♪ [music] ♪ – [D. A. Carson] Everyone who has even an
elementary knowledge of the New Testament knows that it begins Matthew, Mark, Luke,
and John. We call them the four Gospels. And sometimes we think “Matthew’s gospel”
and “Mark’s Gospel” and “Luke’s Gospel” but in the original,
that’s not really what is said. What we find instead is “The Gospel
according to Matthew”, “The Gospel according to Mark”, and so forth.
Because from the perspective of the New Testament, there is only one gospel.
But it’s this one gospel according to the witness, the presentation of
Matthew, Mark, Luke, and John. And that’s why there is so much similarity
amongst these four. All of them begin in some way with the beginning of Jesus
and end with his cross and resurrection. Sometimes, often around Easter time,
the mass media talk about The Gospel of Thomas and The Gospel of Peter, second
and third-century documents that some people try to say are as early and as
important as authentic as the four gospels in the Bible. But if you take a look at
The Gospel of Thomas, for example, it’s certainly not “The g=Gospel according to
Thomas”. It’s really a fake document ascribed to Thomas, and it has nothing of
the storyline that the New Testament gospels really have.
There is no account of Jesus’s ministry, no account of his death and resurrection.
It’s simply a collection of 114 sayings or little snippets.
It’s not a gospel in any first-century sense at all. But when we come to the four
gospels in our New Testament, all of them have to do with the gospel,
the good news about Jesus Christ. But this good news is according to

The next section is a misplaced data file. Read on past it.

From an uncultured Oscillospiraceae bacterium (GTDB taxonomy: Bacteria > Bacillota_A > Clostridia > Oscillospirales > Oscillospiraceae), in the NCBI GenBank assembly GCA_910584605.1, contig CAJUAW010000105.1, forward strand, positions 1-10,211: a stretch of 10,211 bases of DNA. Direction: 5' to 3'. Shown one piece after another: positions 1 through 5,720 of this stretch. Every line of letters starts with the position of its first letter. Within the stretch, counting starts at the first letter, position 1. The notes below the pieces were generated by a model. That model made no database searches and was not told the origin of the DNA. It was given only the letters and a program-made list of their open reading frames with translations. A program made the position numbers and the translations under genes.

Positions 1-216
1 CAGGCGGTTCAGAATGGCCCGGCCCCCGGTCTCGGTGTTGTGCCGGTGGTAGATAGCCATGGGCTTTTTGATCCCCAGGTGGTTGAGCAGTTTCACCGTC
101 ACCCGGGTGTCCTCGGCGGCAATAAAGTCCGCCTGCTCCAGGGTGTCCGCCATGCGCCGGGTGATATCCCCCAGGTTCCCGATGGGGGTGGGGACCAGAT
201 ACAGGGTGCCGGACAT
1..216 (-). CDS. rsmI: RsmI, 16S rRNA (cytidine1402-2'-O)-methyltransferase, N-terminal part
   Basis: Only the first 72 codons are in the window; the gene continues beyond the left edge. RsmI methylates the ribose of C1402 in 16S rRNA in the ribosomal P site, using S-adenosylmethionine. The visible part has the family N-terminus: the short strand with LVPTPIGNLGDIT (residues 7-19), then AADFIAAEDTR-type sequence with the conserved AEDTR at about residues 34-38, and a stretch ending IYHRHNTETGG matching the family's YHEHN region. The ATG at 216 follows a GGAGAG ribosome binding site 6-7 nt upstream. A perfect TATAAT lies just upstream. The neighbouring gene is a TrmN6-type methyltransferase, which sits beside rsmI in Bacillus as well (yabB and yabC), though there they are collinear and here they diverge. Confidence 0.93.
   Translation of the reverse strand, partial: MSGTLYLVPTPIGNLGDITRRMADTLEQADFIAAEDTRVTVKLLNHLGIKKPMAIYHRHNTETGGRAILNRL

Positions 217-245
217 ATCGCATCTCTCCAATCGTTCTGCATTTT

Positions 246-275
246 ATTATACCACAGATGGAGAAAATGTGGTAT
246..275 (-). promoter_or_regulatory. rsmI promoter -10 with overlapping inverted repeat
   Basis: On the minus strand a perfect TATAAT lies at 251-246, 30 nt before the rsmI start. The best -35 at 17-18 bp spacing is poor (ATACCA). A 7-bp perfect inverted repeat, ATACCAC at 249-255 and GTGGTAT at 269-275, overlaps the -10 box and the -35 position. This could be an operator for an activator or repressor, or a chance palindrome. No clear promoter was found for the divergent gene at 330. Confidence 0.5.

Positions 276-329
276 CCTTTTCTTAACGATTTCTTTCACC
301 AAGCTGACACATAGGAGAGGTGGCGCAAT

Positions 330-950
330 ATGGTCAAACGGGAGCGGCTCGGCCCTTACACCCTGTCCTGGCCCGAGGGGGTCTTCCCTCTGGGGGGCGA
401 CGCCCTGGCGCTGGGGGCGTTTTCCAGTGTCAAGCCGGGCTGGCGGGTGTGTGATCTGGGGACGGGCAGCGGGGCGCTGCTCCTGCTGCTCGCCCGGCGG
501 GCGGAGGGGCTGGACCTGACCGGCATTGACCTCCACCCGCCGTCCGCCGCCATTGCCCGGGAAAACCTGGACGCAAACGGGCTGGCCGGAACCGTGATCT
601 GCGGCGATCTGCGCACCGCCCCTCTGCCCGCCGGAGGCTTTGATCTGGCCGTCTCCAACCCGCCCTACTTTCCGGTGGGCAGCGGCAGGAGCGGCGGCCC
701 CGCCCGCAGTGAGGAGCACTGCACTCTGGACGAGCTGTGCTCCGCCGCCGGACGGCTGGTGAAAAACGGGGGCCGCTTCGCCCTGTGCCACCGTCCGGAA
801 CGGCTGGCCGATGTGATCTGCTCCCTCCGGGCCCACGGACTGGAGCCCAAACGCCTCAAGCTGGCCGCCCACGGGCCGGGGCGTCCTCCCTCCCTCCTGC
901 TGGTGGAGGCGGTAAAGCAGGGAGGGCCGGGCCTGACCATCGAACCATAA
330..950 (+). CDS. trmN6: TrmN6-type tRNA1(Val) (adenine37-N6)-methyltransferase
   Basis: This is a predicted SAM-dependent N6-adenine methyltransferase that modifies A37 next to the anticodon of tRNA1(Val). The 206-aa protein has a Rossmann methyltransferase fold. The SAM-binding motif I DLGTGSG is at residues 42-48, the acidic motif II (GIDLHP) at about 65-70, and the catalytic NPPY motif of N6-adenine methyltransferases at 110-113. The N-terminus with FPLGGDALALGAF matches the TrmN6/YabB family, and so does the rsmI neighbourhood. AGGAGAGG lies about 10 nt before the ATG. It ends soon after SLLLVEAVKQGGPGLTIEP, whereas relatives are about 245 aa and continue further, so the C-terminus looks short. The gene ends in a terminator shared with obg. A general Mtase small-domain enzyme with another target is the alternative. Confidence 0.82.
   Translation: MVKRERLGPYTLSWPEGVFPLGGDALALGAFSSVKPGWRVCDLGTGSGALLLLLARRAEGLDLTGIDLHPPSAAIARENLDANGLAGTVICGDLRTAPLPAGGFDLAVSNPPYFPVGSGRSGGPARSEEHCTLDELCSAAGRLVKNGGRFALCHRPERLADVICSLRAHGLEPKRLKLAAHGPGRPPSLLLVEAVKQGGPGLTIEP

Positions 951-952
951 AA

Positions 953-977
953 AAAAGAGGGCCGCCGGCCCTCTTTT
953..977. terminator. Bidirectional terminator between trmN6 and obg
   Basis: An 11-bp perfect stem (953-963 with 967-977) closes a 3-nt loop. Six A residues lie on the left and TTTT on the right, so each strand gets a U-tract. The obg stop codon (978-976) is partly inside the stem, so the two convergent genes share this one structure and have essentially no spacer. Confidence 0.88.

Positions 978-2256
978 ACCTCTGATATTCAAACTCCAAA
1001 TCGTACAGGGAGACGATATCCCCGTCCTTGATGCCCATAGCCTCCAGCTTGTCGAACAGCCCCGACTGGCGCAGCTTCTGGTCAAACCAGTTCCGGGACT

Matthew, Mark, Luke and John. And in this series, we’re going to be
surveying a great deal of Luke’s presentation,
Luke’s ordering of the gospel. Now, what is really interesting is that
these four gospels all begin in slightly different ways. And Luke begins with four
verses that outline how he went about writing. He did some research.
He said that many people had undertaken to summarize and write documents
regarding the things that surrounded Jesus’ ministry. But he did some research,
he studied these, he talked to people. You can place Luke in all of the early
Christian centers. He talked to people, he knew Paul personally,
he knew Peter personally. He asked questions, he read early church
documents. And then he decided to set out what he calls an orderly account of
the things that happened among them. And he does all of this.
He says in order that this chap that he mentions called Theophilus,
this most noble Theophilus might know the certainty of the things that had happened.
Now, who Theophilus is we really don’t know. He may have been some kind of
patron. In those days publishing was very, very labor-intensive.
There were no printing presses, so manuscripts have to be copied out a few
at a time by a number of scribes taking dictation. So,
copies were expensive and sometimes patrons paid for the copies and that’s
what the publication involved. So, he may have been some rich person who
helped to pay for the publication of Luke’s Gospel. But he was at least
apparently a young Christian who needed to be assured, reassured, of the truth of
the gospel. And so Luke dedicates this to him. That’s worth remembering.
There are a lot of people who think that faith is merely a subjective choice.
“You have your faith, I have my faith. And faith has nothing to do with truth,
faith only has to do religious preference. Who are you to criticize my faith?”
But in the Bible, the word faith is never used that way. In the Bible faith,
amongst other things is the God-given ability to perceive what is true.
And that is why in the New Testament, when the Bible wants to increase faith,
faith in the truth of who God is, faith in what Jesus has done,
faith in his death and resurrection, faith in Jesus personally,
what it does is underscore truth. And by the articulation and defense of the
truth, faith is born and grounded. So, that’s what Paul says that he is doing
when he writes to the Corinthians, it’s what Luke here says he is doing when
he writes to Theophilus, “that you might know the certainty of the things that have
happened among us.” And all of these things he says, are in fulfillment of what has
already been predicted. In other words, the things that he’s about to unpack
regarding Jesus are the accomplishment, the fulfillment of the things already
predicted in Scripture that was given, in centuries before now coming to a crisp
focus in the birth, life, death, resurrection, ascension of the Lord Jesus. ♪ [music] ♪